By Ron Rolheiser, OMI
There is a tendency today, both in church circles and in everyday life, to deny this. This, I suspect, is based on an over-reaction to the old punishment-reward system, which played too big a part in the religion of our youth. For too many of us, the idea was that we were supposed to live good lives so that, when we die, we’d go to heaven and not to hell. Part of that view too, over-simplified in the critique of religion made by Karl Marx (“Religion is the opium of the people”), was the idea that, if we believe in life after death, we were more likely to be unhealthily passive and not fully creative in this life.
Our instincts are right in wanting to reject this. However, in our proclivity to be more liberal and open-minded, we generally lose sight of something else: Belief in life after death is important, not because it can affect our present lives with fears of hellfire or with the promise of a heaven that can be a soothing narcotic when life can’t deliver what we want, but because only the infinite can provide the proper horizon against which to view the finite.
Our lives are better understood, and more peacefully lived, when they are viewed against the horizon of eternity, against an afterlife.
Whether we believe in life after death consciously and unconsciously colors how we feel minute to minute inside our daily lives. If, for example, we don’t believe in life after death and don’t view our lives against the horizon of the eternal, how do we keep the demons of restlessness, disappointment, sadness, jealousy, self-pity, and cynicism at bay?
If this life alone has to carry everything, how tragic then to be poor, to lack opportunity, to not be healthy, to not have a perfect body, to lack the talent to adequately express ourselves; how tragic then to not regularly experience ecstasy in love, to not find a perfect soulmate, to have to sleep alone; how permanently tragic then to have been the victim of some accident, to have been abused, to be wounded, less than whole; how tragic then to be in a marriage that cannot fully take our loneliness away; how tragic then to be caught up in duty, in circumstance, in family, in history in a way that limits our freedom; how tragic then to not have a job that is fully satisfying, to not have a career that properly honours our gifts; how tragic then to find ourselves aging, losing our physical beauty and becoming marginalized; how tragic then to have face death with our lives still incomplete; how tragic then to have to miss out on any of life’s pleasures; how tragic then to find ourselves always in lives too small for us, small-time, small-town, unknown, our dreams reduced to ashes, nostalgia, jealousy, frustration; how tragic then to contemplate what might have been, to have made wrong choices; how tragic then simply to be alone on a Friday night; how tragic then to have to spend a holiday without someone special to share it with; how tragic then to live in a body, a family, a marriage, a home, a world, and a life which can never give us the full symphony nor ever take away our deepest restlessness and longing.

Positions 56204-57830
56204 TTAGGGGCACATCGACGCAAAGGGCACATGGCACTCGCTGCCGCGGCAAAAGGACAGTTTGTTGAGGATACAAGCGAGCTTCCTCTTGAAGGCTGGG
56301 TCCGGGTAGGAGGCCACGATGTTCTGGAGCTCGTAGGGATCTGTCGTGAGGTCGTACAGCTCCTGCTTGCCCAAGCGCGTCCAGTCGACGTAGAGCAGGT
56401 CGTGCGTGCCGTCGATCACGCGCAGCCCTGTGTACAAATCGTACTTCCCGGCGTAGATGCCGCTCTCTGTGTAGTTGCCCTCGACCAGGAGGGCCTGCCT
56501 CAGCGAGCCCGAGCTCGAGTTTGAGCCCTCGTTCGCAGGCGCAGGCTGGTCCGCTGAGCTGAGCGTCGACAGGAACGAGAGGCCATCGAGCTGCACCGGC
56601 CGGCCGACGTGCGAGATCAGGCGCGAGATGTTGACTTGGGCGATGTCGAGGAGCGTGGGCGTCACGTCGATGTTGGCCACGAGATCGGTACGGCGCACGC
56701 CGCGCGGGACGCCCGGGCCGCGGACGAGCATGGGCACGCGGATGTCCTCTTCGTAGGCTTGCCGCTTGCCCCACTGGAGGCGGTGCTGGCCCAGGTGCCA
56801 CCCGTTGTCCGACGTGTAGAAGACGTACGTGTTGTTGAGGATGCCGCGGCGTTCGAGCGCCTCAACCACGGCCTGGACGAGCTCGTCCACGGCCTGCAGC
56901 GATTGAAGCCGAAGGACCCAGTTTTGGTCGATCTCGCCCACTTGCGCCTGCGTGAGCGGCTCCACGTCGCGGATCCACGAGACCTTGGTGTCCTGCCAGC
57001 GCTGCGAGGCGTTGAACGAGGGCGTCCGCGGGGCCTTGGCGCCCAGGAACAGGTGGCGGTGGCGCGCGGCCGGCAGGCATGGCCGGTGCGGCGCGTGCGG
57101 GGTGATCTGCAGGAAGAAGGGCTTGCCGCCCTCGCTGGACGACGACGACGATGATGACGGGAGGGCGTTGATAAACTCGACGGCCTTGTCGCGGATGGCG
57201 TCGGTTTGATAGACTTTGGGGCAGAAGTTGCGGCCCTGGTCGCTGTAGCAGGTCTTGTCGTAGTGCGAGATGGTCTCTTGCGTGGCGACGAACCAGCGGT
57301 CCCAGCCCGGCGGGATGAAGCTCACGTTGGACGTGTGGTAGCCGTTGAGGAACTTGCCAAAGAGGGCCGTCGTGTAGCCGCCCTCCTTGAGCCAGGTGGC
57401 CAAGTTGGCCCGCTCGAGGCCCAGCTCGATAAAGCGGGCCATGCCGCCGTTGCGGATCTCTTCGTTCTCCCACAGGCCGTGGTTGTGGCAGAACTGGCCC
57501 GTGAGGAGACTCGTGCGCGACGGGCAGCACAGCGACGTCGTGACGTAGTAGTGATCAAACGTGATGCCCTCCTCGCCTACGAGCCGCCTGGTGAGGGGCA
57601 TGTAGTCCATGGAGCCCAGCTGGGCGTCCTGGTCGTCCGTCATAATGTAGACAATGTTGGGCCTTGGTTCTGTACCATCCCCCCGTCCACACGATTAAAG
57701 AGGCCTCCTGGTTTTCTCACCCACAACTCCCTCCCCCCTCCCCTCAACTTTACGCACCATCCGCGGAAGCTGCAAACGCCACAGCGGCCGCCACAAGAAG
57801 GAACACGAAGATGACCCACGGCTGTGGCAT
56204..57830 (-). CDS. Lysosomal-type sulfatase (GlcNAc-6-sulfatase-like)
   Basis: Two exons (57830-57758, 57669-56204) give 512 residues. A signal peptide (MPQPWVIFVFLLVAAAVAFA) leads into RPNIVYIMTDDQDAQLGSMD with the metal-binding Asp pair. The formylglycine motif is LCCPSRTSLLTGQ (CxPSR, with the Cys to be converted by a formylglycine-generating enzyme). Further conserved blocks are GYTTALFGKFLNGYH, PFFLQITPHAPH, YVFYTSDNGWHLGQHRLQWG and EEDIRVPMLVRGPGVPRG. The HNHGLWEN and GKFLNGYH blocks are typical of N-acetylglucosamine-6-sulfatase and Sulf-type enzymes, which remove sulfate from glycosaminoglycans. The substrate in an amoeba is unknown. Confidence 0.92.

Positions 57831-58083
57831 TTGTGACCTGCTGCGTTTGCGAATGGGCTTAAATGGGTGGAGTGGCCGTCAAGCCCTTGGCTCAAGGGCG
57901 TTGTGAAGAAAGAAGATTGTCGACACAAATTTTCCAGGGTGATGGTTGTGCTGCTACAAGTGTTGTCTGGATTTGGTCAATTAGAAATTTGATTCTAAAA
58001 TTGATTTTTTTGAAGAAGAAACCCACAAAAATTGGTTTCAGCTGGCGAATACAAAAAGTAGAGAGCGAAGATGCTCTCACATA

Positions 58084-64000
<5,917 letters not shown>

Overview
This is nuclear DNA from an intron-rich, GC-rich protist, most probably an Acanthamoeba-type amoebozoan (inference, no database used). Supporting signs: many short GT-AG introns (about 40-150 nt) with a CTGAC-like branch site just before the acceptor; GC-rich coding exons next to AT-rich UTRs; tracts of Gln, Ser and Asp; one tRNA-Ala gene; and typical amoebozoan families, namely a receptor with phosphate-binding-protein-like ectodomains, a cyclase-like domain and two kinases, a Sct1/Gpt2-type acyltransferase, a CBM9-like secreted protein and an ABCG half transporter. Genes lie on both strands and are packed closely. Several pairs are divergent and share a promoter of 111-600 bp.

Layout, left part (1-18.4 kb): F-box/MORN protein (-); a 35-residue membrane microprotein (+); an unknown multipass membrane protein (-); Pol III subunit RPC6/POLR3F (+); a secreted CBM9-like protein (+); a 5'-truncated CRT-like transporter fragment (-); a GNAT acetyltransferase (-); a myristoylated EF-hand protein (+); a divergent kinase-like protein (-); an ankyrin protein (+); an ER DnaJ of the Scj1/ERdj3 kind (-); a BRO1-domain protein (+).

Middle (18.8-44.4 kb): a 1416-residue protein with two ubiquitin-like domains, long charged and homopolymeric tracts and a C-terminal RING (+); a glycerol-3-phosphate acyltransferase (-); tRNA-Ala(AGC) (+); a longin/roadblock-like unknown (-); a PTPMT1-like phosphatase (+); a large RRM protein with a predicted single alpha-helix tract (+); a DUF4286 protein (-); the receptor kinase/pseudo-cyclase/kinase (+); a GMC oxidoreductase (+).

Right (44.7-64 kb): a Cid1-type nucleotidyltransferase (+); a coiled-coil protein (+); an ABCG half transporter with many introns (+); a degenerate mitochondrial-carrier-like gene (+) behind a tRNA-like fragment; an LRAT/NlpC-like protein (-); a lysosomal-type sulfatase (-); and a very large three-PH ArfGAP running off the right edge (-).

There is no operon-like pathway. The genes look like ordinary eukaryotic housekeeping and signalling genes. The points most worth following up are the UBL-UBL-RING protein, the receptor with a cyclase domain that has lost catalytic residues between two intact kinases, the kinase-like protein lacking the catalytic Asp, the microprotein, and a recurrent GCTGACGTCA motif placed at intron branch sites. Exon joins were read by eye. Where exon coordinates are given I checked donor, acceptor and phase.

There is no other horizon, outside of eternity and afterlife, against which we can view the human condition in a way that doesn’t produce undue restlessness, disappointment, sadness, and cynicism.
Belief in a life after this one isn’t meant to make us live in fear of hellfire or in the infantile hope that if we’re good we’ll get a reward for it after we die. Belief in life after death is meant to give us proper vision so that we can, precisely, enjoy the real joys of this life without perpetually crucifying ourselves because of they, and we, aren’t perfect.